Many high schoolers will tell you that theater changed their lives. It builds confidence and provides community at a time of life when both can be in short supply. And, when the curtain goes up, as many young actors will tell you, magic happens.
Karalyn Joseph, A.B. ’21, would agree with all that, but in some ways her path to personal growth was a little different than most.
A longtime lover of performing, Joseph started an inclusive, accessible theater program designed for youth and adults who identify as disabled in her hometown of Kennett Square, Pa., as a high school junior in 2016.
The inspiration emerged from two experiences. As an adolescent, Joseph performed in a YMCA production alongside an actor with autism spectrum disorder whose social skills and ability to communicate and connect clearly rose, owing to the show. Then, at 15, she volunteered at a Night to Shine prom event for people with disabilities, hosted by her church. Her assignment: staff the karaoke room.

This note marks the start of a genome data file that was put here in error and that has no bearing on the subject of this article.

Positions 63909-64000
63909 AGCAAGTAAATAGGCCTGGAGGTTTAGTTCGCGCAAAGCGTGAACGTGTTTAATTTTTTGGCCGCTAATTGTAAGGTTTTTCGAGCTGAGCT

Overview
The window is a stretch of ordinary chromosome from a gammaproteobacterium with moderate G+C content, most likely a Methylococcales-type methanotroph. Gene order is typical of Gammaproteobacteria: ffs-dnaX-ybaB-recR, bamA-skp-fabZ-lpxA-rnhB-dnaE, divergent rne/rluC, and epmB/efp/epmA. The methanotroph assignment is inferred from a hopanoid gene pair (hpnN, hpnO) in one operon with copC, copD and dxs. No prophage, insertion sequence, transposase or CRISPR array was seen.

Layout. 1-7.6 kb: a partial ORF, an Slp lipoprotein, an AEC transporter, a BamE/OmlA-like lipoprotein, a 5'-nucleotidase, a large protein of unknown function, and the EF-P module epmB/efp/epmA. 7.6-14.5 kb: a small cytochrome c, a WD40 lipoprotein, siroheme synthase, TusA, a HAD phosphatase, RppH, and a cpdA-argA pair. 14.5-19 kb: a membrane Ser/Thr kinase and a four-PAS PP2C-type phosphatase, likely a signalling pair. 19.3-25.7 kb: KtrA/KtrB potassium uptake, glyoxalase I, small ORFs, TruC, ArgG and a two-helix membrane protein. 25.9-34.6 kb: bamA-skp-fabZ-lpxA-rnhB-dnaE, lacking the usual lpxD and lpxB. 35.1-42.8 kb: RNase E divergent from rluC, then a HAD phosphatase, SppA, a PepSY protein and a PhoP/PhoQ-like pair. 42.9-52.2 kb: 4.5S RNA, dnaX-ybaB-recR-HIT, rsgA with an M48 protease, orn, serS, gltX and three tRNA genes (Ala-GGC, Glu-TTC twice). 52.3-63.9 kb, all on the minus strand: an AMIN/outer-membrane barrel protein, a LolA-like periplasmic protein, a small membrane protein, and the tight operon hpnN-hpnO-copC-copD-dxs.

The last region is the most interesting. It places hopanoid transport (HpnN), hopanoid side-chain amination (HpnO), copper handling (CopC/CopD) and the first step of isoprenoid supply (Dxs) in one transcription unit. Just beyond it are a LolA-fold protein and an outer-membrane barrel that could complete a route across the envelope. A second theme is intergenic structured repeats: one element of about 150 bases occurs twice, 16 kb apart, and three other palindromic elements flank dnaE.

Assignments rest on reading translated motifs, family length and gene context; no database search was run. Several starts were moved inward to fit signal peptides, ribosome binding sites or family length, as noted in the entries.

“It was my first exposure to a large group of people who weren’t considered neurotypical in a context that put them and their talents front and center, which unfortunately is not often the case,” Joseph recalled. “Everyone had so much fun. Some had incredible voices, and others just got up on stage and screamed for three minutes, but they loved it, and everyone cheered.”
The next day, Joseph applied for a community-service project grant through her church. She received the high school–level award of $3,000, and her vision became a reality. Since then, the group has staged “Seussical Jr.,” “Beauty and the Beast Jr.,” “The Lion King Jr.,” and “Joseph and the Amazing Technicolor Dreamcoat.”